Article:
SAN JOSE, Calif.--(BUSINESS WIRE)--The law firm of Corsiglia, McMahon & Allard is announcing the filing of a sexual abuse lawsuit against the Tamalpais Union High School District. The post-Assembly Bill 218 lawsuit on behalf of the plaintiff was filed as a result of the new law which allows sexual abuse victims who have not sought justice to sue institutions for abuse until January 1, 2023, no matter how long ago the abuse occurred.
The complaint alleges that the plaintiff was a sexual abuse victim of tennis coach Normandie Burgos in 2002 and 2003 and that his abuse was preventable had the high school supervised Burgos after reprimanding him for sexual misconduct in late 2002.
According to the lawsuit, in November of 2002, the Mill Valley Police Department notified the school district of sexual misconduct by Burgos. The police were notified of the sexual misconduct by another Tamalpais student’s therapist after the student claimed Burgos made him unzip his pants to take his measurements and then reached down his pants and touched his genitals. Burgos admitted taking inappropriate thigh measurements.
The school district, according to the lawsuit, found that his behavior was “careless, highly inappropriate, and unjustifiable.” The warning letter issued to Burgos directed him not to engage in similar activities under any circumstances. However, the reprimand was never placed in Burgos’ personnel file, and no further efforts were taken to ensure that Burgos did not engage in sexual misconduct with students. With no supervision and fellow teachers unaware of Burgos’ behavior, Burgos again sexually abused the plaintiff numerous times in the Spring of 2003.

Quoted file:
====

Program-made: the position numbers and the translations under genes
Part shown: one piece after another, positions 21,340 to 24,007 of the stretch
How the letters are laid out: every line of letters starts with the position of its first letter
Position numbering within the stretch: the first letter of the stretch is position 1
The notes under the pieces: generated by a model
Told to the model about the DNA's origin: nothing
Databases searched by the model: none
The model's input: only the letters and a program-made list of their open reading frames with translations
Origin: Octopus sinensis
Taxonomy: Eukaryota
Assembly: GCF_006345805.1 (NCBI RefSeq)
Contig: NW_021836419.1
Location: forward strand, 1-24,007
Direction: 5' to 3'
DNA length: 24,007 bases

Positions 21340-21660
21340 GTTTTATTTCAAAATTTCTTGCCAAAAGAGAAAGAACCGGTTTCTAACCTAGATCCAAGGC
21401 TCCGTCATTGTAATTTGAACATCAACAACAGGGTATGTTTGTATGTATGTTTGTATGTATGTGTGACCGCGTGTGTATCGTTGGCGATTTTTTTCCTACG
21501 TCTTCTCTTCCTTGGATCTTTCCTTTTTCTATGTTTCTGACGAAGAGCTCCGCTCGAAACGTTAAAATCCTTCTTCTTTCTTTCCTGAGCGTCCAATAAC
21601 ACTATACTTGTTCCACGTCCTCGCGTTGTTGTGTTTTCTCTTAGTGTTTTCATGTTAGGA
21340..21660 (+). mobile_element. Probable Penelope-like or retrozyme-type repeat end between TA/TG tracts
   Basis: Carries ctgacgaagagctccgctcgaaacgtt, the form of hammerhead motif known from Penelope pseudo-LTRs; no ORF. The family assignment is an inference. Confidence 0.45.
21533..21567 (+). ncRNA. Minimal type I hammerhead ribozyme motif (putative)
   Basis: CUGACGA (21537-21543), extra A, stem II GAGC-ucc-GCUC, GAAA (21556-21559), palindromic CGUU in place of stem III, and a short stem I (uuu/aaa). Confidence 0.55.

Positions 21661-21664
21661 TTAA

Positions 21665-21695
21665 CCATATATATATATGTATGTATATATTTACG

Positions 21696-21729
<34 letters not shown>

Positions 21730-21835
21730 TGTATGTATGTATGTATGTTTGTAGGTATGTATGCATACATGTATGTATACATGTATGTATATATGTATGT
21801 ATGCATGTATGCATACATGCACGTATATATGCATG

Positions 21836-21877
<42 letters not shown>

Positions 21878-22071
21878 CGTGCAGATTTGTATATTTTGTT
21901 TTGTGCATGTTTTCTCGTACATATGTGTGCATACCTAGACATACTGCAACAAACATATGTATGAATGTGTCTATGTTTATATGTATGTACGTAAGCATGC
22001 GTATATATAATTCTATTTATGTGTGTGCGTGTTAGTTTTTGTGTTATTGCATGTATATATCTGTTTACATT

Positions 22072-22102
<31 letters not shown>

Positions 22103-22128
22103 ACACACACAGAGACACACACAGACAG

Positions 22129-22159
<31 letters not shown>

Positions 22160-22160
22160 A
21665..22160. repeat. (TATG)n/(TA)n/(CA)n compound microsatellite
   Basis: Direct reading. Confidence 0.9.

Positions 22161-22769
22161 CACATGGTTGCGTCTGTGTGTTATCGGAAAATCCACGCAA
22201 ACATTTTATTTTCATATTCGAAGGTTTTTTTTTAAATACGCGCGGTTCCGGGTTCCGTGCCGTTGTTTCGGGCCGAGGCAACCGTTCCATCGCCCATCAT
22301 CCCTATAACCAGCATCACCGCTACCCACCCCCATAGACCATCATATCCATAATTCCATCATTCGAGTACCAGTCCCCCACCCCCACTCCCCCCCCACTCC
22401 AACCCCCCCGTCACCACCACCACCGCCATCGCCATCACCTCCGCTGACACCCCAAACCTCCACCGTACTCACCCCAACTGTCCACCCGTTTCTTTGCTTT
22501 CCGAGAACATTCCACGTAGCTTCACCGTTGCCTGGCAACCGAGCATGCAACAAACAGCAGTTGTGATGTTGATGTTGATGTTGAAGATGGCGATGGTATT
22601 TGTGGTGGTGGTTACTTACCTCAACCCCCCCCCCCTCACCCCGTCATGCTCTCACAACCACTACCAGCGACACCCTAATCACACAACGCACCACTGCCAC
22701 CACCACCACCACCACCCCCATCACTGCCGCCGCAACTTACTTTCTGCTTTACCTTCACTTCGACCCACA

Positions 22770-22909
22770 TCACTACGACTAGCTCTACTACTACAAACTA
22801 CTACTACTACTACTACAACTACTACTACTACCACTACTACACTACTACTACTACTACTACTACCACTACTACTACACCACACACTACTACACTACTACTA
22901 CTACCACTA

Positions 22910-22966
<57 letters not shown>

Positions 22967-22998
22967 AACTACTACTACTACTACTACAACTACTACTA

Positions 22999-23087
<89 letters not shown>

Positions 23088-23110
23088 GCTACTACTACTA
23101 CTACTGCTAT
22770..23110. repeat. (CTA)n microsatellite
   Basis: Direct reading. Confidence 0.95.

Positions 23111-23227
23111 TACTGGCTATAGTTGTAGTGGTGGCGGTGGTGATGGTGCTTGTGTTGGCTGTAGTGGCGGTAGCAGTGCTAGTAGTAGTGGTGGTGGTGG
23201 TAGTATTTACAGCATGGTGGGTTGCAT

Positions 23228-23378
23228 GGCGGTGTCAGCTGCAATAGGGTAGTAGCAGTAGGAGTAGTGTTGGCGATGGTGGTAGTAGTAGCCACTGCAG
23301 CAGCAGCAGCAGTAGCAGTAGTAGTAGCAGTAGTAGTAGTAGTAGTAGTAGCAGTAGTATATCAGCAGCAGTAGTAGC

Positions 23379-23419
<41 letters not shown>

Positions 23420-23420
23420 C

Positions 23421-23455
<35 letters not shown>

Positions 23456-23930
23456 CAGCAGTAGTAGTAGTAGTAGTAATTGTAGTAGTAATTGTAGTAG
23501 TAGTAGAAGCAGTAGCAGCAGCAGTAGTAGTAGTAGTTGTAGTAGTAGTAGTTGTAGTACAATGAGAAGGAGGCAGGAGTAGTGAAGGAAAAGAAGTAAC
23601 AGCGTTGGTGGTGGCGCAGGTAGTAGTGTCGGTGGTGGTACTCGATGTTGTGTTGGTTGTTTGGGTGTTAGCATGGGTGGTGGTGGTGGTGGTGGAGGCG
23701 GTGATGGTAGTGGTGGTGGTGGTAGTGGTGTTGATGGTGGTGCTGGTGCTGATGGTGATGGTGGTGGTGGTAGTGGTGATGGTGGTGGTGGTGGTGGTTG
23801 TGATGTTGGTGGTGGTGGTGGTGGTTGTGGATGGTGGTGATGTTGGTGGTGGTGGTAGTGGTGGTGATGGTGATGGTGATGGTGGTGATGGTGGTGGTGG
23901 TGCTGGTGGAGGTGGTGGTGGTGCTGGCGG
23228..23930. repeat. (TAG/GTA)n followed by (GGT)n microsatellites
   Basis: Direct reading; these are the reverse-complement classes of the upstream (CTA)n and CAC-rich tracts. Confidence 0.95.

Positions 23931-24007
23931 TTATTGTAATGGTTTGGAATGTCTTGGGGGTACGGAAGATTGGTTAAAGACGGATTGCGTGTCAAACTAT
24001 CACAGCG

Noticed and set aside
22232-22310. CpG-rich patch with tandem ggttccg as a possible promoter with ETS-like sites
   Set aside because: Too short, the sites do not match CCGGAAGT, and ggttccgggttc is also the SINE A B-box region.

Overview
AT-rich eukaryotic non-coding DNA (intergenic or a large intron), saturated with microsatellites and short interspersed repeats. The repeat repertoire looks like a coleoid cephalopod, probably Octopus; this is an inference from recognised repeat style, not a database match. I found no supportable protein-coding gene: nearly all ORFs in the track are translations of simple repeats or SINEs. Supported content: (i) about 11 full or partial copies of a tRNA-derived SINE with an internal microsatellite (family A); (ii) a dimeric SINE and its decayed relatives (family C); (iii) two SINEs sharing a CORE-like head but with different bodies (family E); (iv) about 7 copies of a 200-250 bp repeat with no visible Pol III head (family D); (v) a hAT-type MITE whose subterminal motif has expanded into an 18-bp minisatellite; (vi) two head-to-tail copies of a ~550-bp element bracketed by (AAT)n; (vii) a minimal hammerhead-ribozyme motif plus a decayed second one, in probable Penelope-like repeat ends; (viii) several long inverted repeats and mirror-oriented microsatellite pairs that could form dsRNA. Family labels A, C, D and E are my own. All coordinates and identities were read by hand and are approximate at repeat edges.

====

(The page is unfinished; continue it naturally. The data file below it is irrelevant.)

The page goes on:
At one point, according to the complaint, the Tamalpais Athletic Director tried to enter the locker room but found the door locked. Once he unlocked it, he found the plaintiff lying down on a locker room table or bench. Burgos told the A.D. he was stretching him.
The abuse continued through plaintiff’s high school years. By the Spring of 2005, Burgos was sexually abusing additional students. In August of 2006, Burgos was arrested by Mill Valley Police. The district terminated Burgos from his employment with the school district on or around October of 2008 due to his sexual misconduct with several male students.
“This lawsuit is about holding the District accountable for failing to take action in response to a credible complaint of abuse,” attorney Mark Boskovich said. “If the District had taken this complaint seriously my client would have avoided months of abuse.”
Once Burgos left Tamalpais High School, he opened his tennis academy and recruited many Marin County youngsters. He would be arrested again in 2014, but allowed to coach until his third arrest in 2017. As a result of standing trial in 2017, he was convicted of 60 counts of sexual abuse and is now serving a 255-year prison sentence.
The lawsuit was filed in Marin County Superior Court at the end of March, but it is currently awaiting processing due to the delay caused by the coronavirus and the impact on the courts.